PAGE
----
Scientists have made a new discovery in the evolution of universe as they have proposed that the first light in the Universe has likely come from “leaking” radiation of an early galaxy into the developing Cosmos.
The study, conducted by the astronomers at John Hopkins University, analysed the massive, star forming galaxies in an attempt to study the manner in which the radiation can leak via the clouds of cold gas surrounding all such collections of stars.
According to the scientists, these covers of cold and dark gas behave like a blanket that covers the star families, while holding in radiation so as to avert their ionization in intergalactic space.
Sanchayeeta Borthakur, assistant research scientist at John Hopkins University’s Department of Physics and Astronomy, said, “It is like the ozone layer, but in reverse. The ozone layer protects us from the radiation of the sun but we want the gas cover the other way around. The star forming regions in galaxies are covered with cold gases so the radiation cannot come out. If we can find out how the radiation gets out of the galaxy, we can learn what mechanisms ionized the universe.”
Scientists said that these gas clouds play an integral role in the formation of new stars. Despite, they obstruct the better study how ionizing radiation is produced by distant galaxies.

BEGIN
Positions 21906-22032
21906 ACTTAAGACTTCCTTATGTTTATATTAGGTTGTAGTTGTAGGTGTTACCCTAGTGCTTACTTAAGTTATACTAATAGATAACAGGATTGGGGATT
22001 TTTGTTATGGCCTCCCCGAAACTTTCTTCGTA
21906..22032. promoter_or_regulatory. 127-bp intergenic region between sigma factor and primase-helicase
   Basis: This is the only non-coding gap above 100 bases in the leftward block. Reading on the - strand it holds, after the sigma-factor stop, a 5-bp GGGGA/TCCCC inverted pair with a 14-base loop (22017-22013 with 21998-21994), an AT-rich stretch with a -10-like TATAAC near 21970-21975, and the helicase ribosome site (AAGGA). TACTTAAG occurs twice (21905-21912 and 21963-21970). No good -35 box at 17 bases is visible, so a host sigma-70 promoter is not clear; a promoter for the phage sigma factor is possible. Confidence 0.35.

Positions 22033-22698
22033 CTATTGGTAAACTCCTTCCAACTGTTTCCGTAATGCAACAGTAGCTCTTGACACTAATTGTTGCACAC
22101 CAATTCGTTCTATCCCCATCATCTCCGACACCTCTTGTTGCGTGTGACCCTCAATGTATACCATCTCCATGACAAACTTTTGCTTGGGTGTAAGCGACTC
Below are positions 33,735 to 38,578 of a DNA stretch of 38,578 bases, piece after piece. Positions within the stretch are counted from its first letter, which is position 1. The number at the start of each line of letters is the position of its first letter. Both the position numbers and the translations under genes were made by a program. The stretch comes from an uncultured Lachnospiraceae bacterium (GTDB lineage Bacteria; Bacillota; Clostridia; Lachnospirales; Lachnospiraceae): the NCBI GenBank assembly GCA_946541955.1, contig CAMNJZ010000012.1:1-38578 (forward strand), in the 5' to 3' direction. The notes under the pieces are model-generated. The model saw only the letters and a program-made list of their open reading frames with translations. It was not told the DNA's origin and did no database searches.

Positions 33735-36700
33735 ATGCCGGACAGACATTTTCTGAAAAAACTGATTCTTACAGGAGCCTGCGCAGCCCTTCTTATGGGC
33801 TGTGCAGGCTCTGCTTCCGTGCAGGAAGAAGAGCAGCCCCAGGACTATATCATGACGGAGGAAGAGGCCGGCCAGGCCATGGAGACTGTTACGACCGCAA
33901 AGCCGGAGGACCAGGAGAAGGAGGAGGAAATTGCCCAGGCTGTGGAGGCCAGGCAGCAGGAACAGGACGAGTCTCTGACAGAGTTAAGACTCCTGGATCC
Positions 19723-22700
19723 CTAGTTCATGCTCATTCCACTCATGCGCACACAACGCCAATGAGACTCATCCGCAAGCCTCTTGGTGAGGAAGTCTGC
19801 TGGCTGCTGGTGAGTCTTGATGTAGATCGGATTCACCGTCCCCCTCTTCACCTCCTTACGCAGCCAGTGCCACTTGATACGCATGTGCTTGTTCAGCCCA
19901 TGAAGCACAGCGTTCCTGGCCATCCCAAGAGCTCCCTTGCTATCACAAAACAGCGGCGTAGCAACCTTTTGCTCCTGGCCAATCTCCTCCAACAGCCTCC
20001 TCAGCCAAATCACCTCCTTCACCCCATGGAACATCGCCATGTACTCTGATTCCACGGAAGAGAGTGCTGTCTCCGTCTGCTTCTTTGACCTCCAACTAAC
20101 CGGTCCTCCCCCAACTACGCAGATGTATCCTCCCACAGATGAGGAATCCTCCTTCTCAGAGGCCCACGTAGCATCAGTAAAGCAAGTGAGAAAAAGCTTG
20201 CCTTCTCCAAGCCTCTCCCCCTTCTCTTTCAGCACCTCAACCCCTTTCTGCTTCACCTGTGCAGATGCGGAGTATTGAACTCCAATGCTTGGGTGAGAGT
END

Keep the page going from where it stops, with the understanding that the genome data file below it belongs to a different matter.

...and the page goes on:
For better study of universe and its evolution, the astronomers studied the Galaxy J0921+4509, a starburst galaxy where new stars birth are commonplace.
While probing J0921, the scientists tried to explain how leaky galaxies led to the availability of electromagnetic radiation between galaxies.
The astrophysicists believe these galaxies ape many of the similar qualities as the first star families in our ancient Universe.
According to the scientists, the galaxy J0921 is 650 light years in diameter and therefore it is packed with young and active stars.
The new findings on the evolution of universe were reported in the journal Science.